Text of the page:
Although it is a pose of complete surrender and relaxation, this can make it slightly more challenging. Still the mind by focusing on each part of the body you are hoping to bring ease. Mentally relax this part, and move onto the next. If you feel the mind wander, just come back.
Enjoy knowing that with only a bit of effort, these poses are helping to revitalize the body and mind, restoring balance and promoting your wellbeing from the ground up.
Jul 07 2011
Swedish massage therapy: Therapists use long, smooth strokes, kneading and circular movements on superficial layers of muscle using massage lotion or oil.
Aromatherapy massage: Massage therapy with the addition of one or more scented plant oils called essential oils to address specific needs. The massage therapist can select oils that are relaxing, energizing, stress-reducing or balancing. Aromatherapy massage is particularly suited to stress-related conditions with an emotional component.
Hot stone massage: Heated, smooth stones are placed on certain points on the body to warm and loosen tight muscles and balance energy centers in the body. The massage therapist may also hold stones and apply gentle pressure with them. The warmth is comforting. Hot stone massage is good for people who have muscle tension, but prefer lighter massage.
Deep tissue massage: This massage targets the deeper layers of muscles and connective tissue. The massage therapist uses slower strokes or friction techniques across the grain of the muscle. Deep tissue massage is used for chronically tight or painful muscles, repetitive strain, postural problems or recovery from injury. People often feel sore for one to two days after deep tissue massage.
Shiatsu massage: A form of Japanese bodywork that uses localized finger pressure in a rhythmic sequence on acupuncture meridians. Each point is held for two to eight seconds to improve the flow of energy and help the body regain balance. People are normally pleasantly surprised when they try shiatsu for the first time. It is relaxing yet the pressure is firm and there is usually no soreness afterwarsds.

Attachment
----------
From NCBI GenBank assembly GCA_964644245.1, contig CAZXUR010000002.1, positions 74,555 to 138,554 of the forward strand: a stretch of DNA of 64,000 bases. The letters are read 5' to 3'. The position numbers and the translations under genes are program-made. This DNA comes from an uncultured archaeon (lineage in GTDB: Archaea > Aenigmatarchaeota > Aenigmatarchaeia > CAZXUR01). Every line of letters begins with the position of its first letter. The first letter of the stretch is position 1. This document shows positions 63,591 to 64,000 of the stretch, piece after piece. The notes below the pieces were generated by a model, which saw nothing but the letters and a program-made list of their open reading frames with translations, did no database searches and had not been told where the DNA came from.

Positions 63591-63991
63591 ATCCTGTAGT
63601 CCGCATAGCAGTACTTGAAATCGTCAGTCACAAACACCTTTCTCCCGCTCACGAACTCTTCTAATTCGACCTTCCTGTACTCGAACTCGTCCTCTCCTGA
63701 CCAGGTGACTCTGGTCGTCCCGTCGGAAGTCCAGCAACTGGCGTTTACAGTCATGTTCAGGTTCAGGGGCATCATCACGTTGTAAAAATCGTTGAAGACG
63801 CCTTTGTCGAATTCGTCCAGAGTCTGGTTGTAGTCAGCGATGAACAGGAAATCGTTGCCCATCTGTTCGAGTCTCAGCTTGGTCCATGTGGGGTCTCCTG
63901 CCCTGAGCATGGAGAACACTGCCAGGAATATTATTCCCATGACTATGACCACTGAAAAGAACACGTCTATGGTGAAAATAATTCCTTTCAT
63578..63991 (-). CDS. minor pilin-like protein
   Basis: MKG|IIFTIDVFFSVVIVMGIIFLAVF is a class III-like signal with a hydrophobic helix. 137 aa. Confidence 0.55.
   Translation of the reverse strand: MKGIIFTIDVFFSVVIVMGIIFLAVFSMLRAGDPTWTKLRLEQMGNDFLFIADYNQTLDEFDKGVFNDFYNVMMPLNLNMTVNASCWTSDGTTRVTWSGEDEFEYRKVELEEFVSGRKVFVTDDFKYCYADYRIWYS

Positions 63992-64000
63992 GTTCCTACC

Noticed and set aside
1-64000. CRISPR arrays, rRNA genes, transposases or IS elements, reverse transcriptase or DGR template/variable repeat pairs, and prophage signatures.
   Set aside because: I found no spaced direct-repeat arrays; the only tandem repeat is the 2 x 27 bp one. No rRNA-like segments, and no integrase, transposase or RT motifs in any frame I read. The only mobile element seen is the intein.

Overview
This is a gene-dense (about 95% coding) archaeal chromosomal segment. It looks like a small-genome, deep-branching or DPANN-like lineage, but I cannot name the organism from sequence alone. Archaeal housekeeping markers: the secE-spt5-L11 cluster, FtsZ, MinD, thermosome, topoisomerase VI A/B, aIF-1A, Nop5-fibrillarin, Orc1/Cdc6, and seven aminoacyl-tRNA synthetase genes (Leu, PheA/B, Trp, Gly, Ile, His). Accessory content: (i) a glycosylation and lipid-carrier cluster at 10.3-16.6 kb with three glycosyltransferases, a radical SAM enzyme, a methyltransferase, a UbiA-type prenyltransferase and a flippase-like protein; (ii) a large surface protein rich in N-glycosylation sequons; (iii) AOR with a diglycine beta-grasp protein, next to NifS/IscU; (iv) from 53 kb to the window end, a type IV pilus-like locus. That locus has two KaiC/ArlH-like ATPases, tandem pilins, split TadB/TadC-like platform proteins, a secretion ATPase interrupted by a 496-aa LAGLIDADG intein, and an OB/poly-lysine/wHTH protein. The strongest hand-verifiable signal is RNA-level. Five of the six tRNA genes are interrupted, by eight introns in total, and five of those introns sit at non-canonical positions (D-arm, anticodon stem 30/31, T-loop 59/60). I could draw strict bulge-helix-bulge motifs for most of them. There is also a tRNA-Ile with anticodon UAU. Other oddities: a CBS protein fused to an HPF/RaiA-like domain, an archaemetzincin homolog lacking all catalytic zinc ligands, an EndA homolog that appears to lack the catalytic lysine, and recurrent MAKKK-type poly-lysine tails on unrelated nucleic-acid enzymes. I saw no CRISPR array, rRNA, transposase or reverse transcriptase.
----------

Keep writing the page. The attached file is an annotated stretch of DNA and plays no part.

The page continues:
Thai massage: Like shiatsu, Thai massage aligns the energies of the body using gentle pressure on specific points. Thai massage also includes compressions and stretches. You don’t just lie there — the therapist moves and stretches you into a sequence of postures. It’s like yoga without doing any work. Thai massage is more energizing than other forms of massage. It also reduces stress and improves flexibility and range of motion.
Pregnancy massage: Also called prenatal massage, pregnancy massage is becoming increasingly popular with expectant mothers. Massage therapists who are certified in pregnancy massage know the proper way to position and support the woman’s body during the massage, and how to modify techniques.
Reflexology massage: Although reflexology is sometimes called foot massage, it is more than simple foot massage. Reflexology involves applying pressure to certain points on the foot that corresponds to organs and systems in the body. Reflexology is very relaxing, especially for people who stand on their feet all day, or just have tired, achy feet.
Sports massage: Sports massage is specifically designed for people who are involved in physical activity, but you don’t have to be a professional athlete to have one — this type of massage is used by people who are active and work out often. The focus isn’t on relaxation, but on preventing and treating injury and enhancing athletic performance. A combination of techniques are used. The strokes are generally faster than Swedish massage. Facilitated stretching is a common technique. It helps to loosen muscles and increase flexibility.
Back massage: Some massage clinics and spas offer a 30-minute back massages. If a back massage is not on its menu, you can also book a 30 or 40-minute massage and ask that the massage therapist focus on your back.